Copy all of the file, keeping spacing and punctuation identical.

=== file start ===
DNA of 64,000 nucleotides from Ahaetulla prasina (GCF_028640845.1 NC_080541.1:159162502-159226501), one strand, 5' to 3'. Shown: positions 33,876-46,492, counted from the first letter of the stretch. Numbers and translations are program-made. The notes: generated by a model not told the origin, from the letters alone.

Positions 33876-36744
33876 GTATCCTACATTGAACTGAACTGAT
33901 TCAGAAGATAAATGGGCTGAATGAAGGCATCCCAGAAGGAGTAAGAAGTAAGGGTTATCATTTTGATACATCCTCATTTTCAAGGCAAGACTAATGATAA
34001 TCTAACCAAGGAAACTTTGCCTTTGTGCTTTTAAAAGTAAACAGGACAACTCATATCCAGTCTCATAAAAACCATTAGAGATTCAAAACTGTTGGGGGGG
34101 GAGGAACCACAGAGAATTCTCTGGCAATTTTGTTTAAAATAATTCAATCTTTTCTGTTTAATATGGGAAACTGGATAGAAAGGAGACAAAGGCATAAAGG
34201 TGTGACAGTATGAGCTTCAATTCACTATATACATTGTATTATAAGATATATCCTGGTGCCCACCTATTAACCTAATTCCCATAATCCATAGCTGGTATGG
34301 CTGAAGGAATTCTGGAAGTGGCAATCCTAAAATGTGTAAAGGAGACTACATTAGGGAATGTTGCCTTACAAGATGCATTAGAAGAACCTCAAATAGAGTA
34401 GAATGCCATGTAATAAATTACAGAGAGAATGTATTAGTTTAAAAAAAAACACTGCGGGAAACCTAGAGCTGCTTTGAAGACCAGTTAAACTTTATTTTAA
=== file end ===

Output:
DNA of 64,000 nucleotides from Ahaetulla prasina (GCF_028640845.1 NC_080541.1:159162502-159226501), one strand, 5' to 3'. Shown: positions 33,876-46,492, counted from the first letter of the stretch. Numbers and translations are program-made. The notes: generated by a model not told the origin, from the letters alone.

Positions 33876-36744
33876 GTATCCTACATTGAACTGAACTGAT
33901 TCAGAAGATAAATGGGCTGAATGAAGGCATCCCAGAAGGAGTAAGAAGTAAGGGTTATCATTTTGATACATCCTCATTTTCAAGGCAAGACTAATGATAA
34001 TCTAACCAAGGAAACTTTGCCTTTGTGCTTTTAAAAGTAAACAGGACAACTCATATCCAGTCTCATAAAAACCATTAGAGATTCAAAACTGTTGGGGGGG
34101 GAGGAACCACAGAGAATTCTCTGGCAATTTTGTTTAAAATAATTCAATCTTTTCTGTTTAATATGGGAAACTGGATAGAAAGGAGACAAAGGCATAAAGG
34201 TGTGACAGTATGAGCTTCAATTCACTATATACATTGTATTATAAGATATATCCTGGTGCCCACCTATTAACCTAATTCCCATAATCCATAGCTGGTATGG
34301 CTGAAGGAATTCTGGAAGTGGCAATCCTAAAATGTGTAAAGGAGACTACATTAGGGAATGTTGCCTTACAAGATGCATTAGAAGAACCTCAAATAGAGTA
34401 GAATGCCATGTAATAAATTACAGAGAGAATGTATTAGTTTAAAAAAAAACACTGCGGGAAACCTAGAGCTGCTTTGAAGACCAGTTAAACTTTATTTTAA